Praxis 2
Which of the following is something that should almost always be discussed with students when they are given a type of assessment that may be new to them?
What the students can expect to learn from doing the assignmentThe consensus among researchers is that students will learn only when motivated. The be motivated to learn, students must find academic activities meaningful and worthwhile and work toward the learning goals, not merely toward performance goals. By discussing learning goals with the students, the teacher helps them have motivation to learn.

A teacher gives his students a list of terms to use in an essay and intends the lsit to serve as a kind of learning support called a scaffold. If the students use the list effectively, what would be an appropriate next step for the teacher to take when assigning the students their essays?
Asking the students to come up with their own list of terms to use in the new assignment.A scaffold is a temporary learning aid, designed to help the student to grow in independence as a learner; thus, once the skill the scaffold is intended to help teach has been mastered, the scaffold should be withdrawn. Asking the students to come up with their own list of terms to use in the new assignment in effect withdraws the scaffold and encourages independence.
A high school teacher is trying to help nonfluent speakers of English understand and English text. During the class, the teacher asks the students to read aloud and focuses on correcting errors in pronunciation.

What is a principle of second-language development that this approach fails to take into account?

Nonfluent speakers of a language can understand what they are reading before they can accurately pronounce all the sounds in the language.Formal accuracy in pronunciation should not be required initially or be expected in the beginning stages of language development. Learning should focus initially on comprehension rather than on correct and incorrect usage.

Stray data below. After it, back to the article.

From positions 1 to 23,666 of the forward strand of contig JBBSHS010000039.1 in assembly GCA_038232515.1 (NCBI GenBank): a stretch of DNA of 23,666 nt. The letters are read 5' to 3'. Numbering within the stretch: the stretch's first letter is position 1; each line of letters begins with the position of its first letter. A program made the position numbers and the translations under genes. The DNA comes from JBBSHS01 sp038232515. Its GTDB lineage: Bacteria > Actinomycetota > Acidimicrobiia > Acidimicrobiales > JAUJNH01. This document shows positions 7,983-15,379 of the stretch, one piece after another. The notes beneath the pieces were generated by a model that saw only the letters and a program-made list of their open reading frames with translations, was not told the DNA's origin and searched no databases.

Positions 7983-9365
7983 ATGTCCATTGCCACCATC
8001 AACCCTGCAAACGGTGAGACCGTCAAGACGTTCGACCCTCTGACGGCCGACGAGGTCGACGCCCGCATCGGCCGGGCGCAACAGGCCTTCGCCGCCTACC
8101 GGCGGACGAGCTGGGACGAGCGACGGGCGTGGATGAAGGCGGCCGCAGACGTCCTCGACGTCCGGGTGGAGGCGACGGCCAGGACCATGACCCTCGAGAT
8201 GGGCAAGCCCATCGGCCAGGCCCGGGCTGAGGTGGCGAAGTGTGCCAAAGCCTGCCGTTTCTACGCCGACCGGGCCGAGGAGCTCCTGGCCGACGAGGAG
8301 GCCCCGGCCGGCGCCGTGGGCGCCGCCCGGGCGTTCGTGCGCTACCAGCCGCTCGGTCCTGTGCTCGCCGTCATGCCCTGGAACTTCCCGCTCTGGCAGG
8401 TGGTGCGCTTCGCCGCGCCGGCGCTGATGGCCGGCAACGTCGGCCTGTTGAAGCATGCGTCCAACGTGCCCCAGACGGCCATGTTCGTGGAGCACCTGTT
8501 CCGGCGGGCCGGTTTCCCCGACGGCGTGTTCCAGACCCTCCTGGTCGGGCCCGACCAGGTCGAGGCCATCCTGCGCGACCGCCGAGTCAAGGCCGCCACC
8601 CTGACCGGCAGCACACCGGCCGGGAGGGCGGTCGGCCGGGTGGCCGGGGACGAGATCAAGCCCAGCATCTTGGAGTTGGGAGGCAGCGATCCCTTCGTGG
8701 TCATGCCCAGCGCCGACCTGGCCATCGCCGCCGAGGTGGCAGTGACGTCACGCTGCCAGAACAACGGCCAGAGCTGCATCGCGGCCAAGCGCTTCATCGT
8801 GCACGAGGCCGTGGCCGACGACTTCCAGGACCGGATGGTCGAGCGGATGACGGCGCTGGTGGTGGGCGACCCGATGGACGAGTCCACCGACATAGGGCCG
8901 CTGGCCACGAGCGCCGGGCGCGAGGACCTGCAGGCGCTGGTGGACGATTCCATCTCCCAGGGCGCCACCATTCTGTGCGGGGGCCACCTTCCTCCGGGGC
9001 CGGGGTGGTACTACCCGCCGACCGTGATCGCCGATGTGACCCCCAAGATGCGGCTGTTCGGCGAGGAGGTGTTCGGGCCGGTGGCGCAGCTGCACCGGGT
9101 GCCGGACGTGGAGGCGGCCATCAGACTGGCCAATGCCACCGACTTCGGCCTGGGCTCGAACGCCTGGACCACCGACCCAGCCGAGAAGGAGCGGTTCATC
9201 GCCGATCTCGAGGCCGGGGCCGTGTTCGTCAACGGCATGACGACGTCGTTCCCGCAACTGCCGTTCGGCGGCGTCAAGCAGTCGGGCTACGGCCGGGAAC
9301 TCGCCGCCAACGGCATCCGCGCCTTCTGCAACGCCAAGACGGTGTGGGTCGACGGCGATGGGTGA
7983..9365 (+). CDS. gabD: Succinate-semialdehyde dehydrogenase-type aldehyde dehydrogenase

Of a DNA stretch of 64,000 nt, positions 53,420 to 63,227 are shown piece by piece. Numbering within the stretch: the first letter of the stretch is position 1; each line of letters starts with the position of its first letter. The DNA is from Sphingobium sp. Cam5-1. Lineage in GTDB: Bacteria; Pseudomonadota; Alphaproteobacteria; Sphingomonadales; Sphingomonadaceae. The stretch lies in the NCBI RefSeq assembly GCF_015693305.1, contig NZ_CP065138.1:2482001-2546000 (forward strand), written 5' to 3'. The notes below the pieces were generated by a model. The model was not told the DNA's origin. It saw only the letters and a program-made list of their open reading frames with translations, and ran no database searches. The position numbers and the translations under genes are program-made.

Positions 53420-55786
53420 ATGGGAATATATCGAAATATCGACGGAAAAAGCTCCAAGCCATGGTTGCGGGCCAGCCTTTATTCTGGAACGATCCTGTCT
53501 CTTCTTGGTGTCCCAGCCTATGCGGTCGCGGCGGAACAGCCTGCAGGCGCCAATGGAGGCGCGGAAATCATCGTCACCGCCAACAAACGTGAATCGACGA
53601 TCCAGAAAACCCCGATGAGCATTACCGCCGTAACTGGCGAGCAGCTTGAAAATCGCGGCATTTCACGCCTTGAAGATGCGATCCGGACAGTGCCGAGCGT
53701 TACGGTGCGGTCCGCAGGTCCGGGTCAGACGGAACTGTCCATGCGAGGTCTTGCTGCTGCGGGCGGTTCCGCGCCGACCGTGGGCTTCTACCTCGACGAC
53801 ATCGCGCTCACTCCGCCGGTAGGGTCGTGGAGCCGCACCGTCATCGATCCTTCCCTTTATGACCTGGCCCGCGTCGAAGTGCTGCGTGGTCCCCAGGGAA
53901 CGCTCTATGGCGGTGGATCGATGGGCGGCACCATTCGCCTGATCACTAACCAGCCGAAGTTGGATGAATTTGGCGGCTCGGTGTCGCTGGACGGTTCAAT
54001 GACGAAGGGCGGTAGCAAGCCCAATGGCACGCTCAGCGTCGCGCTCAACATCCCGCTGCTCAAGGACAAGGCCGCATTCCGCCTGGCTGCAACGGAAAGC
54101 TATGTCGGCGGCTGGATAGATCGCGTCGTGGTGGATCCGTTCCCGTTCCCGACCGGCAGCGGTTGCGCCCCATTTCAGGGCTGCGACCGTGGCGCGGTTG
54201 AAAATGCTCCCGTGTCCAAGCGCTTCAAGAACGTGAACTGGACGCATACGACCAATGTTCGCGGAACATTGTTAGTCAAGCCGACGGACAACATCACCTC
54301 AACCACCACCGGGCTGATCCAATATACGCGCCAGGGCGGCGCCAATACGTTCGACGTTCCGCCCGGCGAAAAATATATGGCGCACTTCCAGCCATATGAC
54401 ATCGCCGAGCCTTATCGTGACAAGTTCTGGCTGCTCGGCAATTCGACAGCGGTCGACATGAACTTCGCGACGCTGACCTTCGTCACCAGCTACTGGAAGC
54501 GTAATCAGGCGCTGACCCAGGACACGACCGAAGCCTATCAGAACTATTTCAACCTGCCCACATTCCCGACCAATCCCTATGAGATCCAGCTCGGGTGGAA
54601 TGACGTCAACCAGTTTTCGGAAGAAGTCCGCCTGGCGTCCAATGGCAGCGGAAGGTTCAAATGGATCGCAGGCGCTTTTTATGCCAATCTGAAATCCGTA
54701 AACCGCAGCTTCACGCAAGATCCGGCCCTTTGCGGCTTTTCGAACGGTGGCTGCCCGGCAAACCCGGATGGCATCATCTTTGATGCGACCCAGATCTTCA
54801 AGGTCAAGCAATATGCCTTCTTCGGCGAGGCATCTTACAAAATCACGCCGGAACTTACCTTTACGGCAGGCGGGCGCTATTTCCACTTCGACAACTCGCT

The concept of the placement of students in the “least restrictive” educational environment developed as a result of efforts to:
Normalize the lives of those children with disabilities who were being educated in isolation from their peers.The concept of “least restrictive” stems from P.

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L. 94-142 and subsequent legislation regarding the education of students with disabilities and implies that special students are not to be classified by disability and given permanent special placement on the basis of these classifications. Rather, they are to be moved to special settings only if necessary and only for as long as necessary.

A tenth-grade student feels overwhelmed by an assignment to write a term paper on an assigned topic. The teacher’s advice is to approach the task by breaking it into smaller subtasks with which the student has more experience. What activity can the student do that is most consistent with this method?
Finding two sources of information on the topic and reading each to see what they have in common.A large task is more easily acomplished by breaking the taks into smaller parts.
A teacher would get better information from a criterion-referenced test rather than from a norm-referenced test about what?
How each individual student’s knowledge of a particular aspect of the curriculum compares to that of a national sample of students at the same age level.

Criterion-referenced tests are developed to assess knowledge and understanding of specified standards for learning particular content. They are designed to enable individual students or groups of students who have studied the same material to assess how much they have learned as compared to the criterion. A norm-group performance is not required for a criterion-referenced test since the goal is to measure knowledge against a predetermined knowledge standard.

What are Gardner’s Mulitple Intelligences?
1- Visual Spatial2.

Kinesthetic3. Musical4. Interpersonal5.

Intrapersonal6. Linguistic7. Logical/Mathmatical8. Naturalist

What is Visual-Spatial mean/include?
1- Visual Spatial–think in terms of physical space.They like to draw, do jigsaw puzzles, read maps, daydream.Taught through drawings, verbal and physical imagery.

Tools include models, graphics, charts, photographs, drawings.

What is Bodily-kinesthetic mean/include?
Kinesthetic– use the body effectively. They like movement, making things, touching.Taught through physical activity, hands-on learning, acting out, role-playing. 
What does Musical mean/include?
Musical- shows sensitivity to rhythm and sound. May study better with music in the background.They can be taught by turning lessons into lyrics, speaking rhythmically, tapping out time.Tools include musical instruments, music, radio, stereo, CD-Rom, multimedia
What does Interpersonal mean/include?
understanding, interacting with others.

These students learn through interaction. They have friends, empathy for others, street smarts.Taught through group activities, seminars, dialogues.

Tools include the telephone, audio conferencing, time and attention from the instructor, video conferencing, writing, computer conferencing, email.

What does Intrapersonal mean/include?